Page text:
Tell us about your Signature Course.
Over the last 6 years, I have taught two different signature courses. From 2012-2014, I taught a course called “The Pope’s City: The Vatican and St. Peter’s through the Millennia”. This class grew out of my experience of teaching students in Italy over the years while running our department’s Learning Tuscany program. Little did I know that the Papacy would be so prominently in the news, with the election of Pope Francis in 2013! Francis’ revolutionary actions provided our class with rich, up-to-the-minute, relevant fodder for excellent classroom discussions!
Since 2015, I have co-taught a new Signature Class, “New World/Old World Encounters: Visualizing Power and Glory,” with my colleague Dr. Julia Guernsey. In this class, we examine Papal Rome and the Aztec city-state of Tenochtitlan (now Mexico City) as they functioned, flourished, or floundered just prior to the arrival of Cortés and subsequent European colonization of the Americas. Rather than examining these imperial cities chronologically, we compare and contrast them thematically, covering issues such as Spectacular Surfaces, the Architecture of Power and Glory, Supernatural Sanction, Pilgrimage, and Water as Power. We incorporate visits to the Benson Latin American Collections, the Blanton Museum of Art, and the Harry Ransom Center, where students have access to original maps, documents, and images from this pivotal time in the history of Atlantic relations. Students write individual papers on objects from the Blanton and work in teams on research topics pertaining to Aztec culture.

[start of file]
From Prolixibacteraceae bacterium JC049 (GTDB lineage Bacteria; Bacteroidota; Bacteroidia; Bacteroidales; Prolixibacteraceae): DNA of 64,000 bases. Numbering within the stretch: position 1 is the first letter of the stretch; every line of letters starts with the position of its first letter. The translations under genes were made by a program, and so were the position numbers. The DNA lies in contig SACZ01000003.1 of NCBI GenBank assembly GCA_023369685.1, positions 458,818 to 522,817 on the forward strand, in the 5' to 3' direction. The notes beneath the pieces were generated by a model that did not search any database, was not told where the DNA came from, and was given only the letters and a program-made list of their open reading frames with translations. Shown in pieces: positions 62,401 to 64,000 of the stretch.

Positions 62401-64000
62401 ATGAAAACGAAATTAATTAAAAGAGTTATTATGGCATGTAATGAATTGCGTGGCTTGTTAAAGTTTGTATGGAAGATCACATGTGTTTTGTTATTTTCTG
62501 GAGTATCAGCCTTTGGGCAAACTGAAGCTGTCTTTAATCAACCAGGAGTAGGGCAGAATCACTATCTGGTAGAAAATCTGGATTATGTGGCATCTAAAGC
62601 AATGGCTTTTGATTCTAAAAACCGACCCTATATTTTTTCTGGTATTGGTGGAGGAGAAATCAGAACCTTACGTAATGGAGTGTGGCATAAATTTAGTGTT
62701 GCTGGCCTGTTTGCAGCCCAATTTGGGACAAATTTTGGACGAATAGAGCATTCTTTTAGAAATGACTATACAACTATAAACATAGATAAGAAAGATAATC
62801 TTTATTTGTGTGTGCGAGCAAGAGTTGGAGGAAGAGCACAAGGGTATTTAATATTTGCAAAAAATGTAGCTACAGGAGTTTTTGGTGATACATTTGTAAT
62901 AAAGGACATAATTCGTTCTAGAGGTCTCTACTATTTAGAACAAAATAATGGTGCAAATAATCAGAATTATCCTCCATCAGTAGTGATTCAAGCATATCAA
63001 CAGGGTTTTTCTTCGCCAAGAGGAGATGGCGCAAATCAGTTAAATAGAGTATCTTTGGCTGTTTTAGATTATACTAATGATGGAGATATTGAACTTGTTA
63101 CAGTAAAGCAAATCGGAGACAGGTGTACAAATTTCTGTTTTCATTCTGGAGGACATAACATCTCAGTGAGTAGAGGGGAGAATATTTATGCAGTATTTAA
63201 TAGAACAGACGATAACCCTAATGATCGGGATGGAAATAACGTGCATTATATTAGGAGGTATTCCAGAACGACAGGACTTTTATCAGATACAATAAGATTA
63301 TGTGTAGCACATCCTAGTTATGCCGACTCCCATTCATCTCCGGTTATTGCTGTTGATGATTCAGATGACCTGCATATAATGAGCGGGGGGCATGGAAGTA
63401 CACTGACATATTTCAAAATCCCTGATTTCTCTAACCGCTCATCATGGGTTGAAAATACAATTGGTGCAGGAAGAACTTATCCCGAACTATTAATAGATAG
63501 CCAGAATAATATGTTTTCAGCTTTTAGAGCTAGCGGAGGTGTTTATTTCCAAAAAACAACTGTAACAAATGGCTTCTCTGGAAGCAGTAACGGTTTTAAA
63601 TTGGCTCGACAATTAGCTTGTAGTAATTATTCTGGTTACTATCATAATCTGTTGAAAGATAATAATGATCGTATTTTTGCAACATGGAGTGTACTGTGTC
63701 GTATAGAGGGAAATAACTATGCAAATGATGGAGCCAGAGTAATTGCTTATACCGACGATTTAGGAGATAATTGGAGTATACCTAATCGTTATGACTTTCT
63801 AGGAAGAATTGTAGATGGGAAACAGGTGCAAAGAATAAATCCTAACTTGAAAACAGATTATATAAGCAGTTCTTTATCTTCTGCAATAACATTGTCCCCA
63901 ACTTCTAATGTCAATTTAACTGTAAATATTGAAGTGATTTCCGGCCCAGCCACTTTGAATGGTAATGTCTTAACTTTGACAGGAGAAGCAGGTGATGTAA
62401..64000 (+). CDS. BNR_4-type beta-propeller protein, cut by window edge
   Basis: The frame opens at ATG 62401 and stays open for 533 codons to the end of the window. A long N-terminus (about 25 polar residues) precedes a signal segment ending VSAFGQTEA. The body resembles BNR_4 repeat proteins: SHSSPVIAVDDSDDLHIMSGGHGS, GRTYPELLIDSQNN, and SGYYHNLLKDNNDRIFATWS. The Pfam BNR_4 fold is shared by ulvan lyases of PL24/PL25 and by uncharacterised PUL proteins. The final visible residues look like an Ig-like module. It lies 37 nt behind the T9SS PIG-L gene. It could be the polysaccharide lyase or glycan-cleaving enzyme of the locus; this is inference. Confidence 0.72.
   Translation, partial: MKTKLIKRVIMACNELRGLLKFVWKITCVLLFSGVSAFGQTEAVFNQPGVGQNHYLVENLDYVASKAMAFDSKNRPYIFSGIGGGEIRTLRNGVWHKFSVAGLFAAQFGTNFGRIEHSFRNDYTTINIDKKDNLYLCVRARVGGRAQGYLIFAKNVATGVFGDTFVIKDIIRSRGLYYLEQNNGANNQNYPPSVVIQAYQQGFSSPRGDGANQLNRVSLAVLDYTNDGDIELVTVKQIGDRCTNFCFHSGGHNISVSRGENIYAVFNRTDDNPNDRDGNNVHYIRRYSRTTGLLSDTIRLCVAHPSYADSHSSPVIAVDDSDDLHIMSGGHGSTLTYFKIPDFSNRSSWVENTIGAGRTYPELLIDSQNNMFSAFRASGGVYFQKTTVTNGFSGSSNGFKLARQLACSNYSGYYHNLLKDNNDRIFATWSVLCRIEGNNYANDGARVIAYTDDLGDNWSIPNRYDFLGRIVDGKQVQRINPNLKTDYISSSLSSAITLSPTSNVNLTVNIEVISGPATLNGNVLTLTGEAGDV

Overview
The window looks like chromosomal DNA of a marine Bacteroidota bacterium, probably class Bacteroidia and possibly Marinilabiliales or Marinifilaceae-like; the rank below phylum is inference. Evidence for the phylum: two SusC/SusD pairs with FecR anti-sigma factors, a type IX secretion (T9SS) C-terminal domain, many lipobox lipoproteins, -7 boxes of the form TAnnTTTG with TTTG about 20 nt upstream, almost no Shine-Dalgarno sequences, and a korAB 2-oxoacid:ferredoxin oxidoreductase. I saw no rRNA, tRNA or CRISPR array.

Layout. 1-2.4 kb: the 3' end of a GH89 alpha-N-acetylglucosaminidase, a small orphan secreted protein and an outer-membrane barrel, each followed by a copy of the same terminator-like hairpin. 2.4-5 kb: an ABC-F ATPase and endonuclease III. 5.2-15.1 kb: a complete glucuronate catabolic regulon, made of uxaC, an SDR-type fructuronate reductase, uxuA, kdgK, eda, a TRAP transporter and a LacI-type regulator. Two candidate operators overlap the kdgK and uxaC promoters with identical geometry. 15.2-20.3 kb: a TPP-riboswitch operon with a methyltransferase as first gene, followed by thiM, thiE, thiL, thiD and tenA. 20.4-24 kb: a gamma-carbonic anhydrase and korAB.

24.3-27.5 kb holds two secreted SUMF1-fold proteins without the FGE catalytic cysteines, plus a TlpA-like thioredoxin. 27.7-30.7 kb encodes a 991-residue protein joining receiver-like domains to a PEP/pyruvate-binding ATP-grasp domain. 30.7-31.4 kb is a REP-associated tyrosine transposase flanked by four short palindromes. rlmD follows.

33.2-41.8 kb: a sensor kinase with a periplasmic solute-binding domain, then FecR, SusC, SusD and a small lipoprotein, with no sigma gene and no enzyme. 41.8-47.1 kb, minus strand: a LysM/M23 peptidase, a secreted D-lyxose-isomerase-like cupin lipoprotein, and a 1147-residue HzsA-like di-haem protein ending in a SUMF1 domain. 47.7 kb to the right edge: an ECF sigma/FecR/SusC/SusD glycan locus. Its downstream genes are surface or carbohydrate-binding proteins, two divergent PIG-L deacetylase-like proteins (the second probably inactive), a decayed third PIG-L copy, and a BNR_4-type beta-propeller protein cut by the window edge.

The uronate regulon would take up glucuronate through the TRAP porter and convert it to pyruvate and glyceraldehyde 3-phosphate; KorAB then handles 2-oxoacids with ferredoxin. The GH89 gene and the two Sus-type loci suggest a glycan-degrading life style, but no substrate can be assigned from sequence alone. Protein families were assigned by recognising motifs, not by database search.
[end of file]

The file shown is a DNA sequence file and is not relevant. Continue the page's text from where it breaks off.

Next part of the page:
What is your favorite part about teaching a Signature Course?
One of my favorite parts of this course is exposing students to the collections and resources at UT. In my Vatican signature class, I was able to draw on the extensive collections at the Blanton and the HRC. In particular, the print collection at the Blanton is very rich in excellent maps and images of Renaissance and Baroque Rome, including multiple prints by Piranesi as well as a rare copy of the famous Nolli Map, an exquisitely detailed and large engraved map. But in our co-taught Signature Class, Dr. Guernsey and I have vastly expanded the range of what we show the students, with the inclusion of the extraordinary, 16th century hand-colored maps at the Benson known as the Relaciones geográficas, as well as the Blanton’s stunning new Toma collection of Colonial Art from Latin America.
What is your #1 piece of advice for first-year students?
Become engaged in the learning community of this great university. Yes, there are football games and parties, and Austin is fun and distracting, but remember that you have this once-in-a-lifetime opportunity to learn, grow, and flourish intellectually. Resist that tiny, shiny object in your hand and GO to your professor’s office hours! Eschew the comfort of your dorm room and USE our libraries! Turn the TV off and ATTEND the many public lectures on campus! Wake up on the weekends and VISIT our museums! You won’t regret it!